• 31. Dunblane Cathedral, interior, nave, north arcade

  • 32. Dunblane Cathedral, interior, nave, south arcade, east respond

  • 33. Dunblane Cathedral,interior, nave, south aisle, evidence for vault

  • 34. Dunblane Cathedral, interior, nave, west front mural chapel, vault

  • 35. Dunblane Cathedral, interior, nave, west front stair, vault boss

  • 36. Dunblane Cathedral, interior, nave, west front stair, vault

  • 37. Dunblane Cathedral, interior, sacristy range, vault boss

  • 38. Dunblane Cathedral, interior, sacristy range, vault

  • 39. Dunblane Cathedral, interior, sacristy range, from west

  • 40. Dunblane Cathedral, interior, tower, recess in north wall, hoodmoulding

  • 41. Dunblane Cathedral, interior, tower, recess in north wall

  • 42. Dunblane Cathedral, interior, tower, north door, arch

  • 43. Dunblane Cathedral, interior, tower, north door

  • 44. Dunblane Cathedral, exterior, from south west, before restoration

  • 45. Dunblane Cathedral, exterior, from south east, before restoration

  • 46. Dunblane Cathedral, exterior, from north east, before restoration

  • 47. Dunblane Cathedral, exterior, from south (John Slezer)

  • 48. Dunblane Cathedral, exterior, west elevation (MacGibbon and Ross)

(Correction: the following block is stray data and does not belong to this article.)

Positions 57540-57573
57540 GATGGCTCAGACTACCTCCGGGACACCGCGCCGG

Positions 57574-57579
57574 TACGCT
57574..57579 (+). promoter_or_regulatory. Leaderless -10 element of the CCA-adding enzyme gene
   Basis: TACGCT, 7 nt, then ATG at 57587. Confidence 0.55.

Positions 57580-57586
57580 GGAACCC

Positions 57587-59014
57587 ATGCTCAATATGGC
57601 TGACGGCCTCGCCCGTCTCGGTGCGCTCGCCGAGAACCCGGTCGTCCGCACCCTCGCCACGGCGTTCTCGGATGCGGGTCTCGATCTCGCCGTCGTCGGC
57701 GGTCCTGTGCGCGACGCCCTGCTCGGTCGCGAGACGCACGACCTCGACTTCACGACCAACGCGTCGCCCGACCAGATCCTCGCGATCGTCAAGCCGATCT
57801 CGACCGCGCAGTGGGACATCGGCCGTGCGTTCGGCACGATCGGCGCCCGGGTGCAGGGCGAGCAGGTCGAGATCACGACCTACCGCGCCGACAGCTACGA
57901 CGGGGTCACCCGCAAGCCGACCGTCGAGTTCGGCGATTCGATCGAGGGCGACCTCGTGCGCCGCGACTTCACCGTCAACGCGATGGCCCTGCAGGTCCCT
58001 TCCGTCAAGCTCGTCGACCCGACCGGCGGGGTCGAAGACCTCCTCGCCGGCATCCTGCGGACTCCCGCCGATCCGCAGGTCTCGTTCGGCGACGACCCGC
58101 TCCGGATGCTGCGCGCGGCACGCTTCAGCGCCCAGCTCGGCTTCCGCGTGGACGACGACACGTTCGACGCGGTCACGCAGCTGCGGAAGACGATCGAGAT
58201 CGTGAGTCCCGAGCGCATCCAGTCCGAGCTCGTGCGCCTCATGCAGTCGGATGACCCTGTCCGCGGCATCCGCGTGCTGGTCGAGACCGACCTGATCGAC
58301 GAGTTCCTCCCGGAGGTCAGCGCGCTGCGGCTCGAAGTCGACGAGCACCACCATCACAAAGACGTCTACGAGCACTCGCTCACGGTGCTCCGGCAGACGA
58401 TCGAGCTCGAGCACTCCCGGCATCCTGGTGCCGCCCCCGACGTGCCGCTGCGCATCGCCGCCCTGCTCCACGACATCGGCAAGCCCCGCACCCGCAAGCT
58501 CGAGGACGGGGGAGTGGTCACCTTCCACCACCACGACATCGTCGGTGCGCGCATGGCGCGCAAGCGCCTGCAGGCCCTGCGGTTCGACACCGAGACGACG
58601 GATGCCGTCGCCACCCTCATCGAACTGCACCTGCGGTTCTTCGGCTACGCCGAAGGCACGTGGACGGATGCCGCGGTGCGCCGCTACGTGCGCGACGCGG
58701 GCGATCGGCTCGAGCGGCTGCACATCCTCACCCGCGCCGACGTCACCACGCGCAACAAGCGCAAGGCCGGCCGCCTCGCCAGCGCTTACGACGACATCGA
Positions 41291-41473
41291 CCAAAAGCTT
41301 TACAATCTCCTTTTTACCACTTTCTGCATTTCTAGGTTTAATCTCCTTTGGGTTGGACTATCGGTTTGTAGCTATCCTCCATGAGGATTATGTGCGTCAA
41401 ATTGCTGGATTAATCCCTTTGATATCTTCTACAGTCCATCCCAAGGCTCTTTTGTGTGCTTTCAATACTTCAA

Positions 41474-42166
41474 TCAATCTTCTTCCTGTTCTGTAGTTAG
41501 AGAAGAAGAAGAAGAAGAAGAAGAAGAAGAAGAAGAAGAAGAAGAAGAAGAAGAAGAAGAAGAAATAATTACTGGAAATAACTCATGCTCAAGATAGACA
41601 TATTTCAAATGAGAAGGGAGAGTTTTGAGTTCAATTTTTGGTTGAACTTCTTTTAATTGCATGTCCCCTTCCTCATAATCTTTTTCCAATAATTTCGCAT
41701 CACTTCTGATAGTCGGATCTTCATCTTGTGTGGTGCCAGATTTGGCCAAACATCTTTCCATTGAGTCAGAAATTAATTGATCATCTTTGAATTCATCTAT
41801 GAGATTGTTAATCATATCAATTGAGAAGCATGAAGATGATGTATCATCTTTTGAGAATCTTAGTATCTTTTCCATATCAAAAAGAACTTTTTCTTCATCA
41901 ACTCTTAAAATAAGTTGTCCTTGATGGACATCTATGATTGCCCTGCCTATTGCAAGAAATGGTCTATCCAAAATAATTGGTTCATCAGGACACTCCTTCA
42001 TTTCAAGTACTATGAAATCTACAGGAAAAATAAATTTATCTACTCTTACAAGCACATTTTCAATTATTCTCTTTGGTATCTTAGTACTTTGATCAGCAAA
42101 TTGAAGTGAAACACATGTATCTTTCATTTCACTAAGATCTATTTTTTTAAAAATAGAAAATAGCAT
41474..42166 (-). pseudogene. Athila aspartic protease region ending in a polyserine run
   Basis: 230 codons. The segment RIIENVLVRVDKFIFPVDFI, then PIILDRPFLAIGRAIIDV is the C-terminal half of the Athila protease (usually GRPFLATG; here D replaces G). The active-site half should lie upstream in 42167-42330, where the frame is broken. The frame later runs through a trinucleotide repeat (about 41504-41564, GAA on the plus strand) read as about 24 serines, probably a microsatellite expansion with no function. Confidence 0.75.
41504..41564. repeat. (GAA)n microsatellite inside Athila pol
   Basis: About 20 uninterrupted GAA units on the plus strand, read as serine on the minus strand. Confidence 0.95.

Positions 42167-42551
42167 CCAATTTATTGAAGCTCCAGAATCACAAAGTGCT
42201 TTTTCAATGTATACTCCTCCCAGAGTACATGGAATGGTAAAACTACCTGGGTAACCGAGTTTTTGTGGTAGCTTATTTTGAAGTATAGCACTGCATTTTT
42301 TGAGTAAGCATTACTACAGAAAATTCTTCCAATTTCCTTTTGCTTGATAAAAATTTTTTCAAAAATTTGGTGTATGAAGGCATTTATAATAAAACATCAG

• 49. Dunblane Cathedral, exterior, west front, window tracery

  • 50. Dunblane Cathedral, exterior, west front, door, south jamb

  • 51. Dunblane Cathedral, exterior, west front, door

  • 52. Dunblane Cathedral, exterior, west front, from north west

  • 53. Dunblane Cathedral, exterior, tower, belfry window

  • 54. Dunblane Cathedral, exterior, tower, from west

  • 55. Dunblane Cathedral, exterior, tower, lower stages, from south east

  • 56. Dunblane Cathedral, exterior, tower from south east

  • 57. Dunblane Cathedral, exterior, nave, south east door

  • 58. Dunblane Cathedral, exterior, nave, west bays, from south

  • 59. Dunblane Cathedral, exterior, nave, north door

  • 60. Dunblane Cathedral, exterior, nave, north clearstorey

  • 61. Dunblane Cathedral, exterior, nave, from north

  • 62. Dunblane Cathedral, exterior, sacristy range, windows

  • 63. Dunblane Cathedral, exterior, sacristy range, east wall

  • 64. Dunblane Cathedral, exterior, choir and sacristy range, from north

  • 65. Dunblane Cathedral, exterior, choir, from east

  • 66. Dunblane Cathedral, exterior, choir, north parapet Chisholm arms

  • 67. Dunblane Cathedral, exterior, choir, south side buttresses

  • 68. Dunblane Cathedral, exterior, choir, from south

  • 69. Dunblane Cathedral, exterior, choir, from south east

  • 70. Dunblane Cathedral, exterior, tower and nave, from south east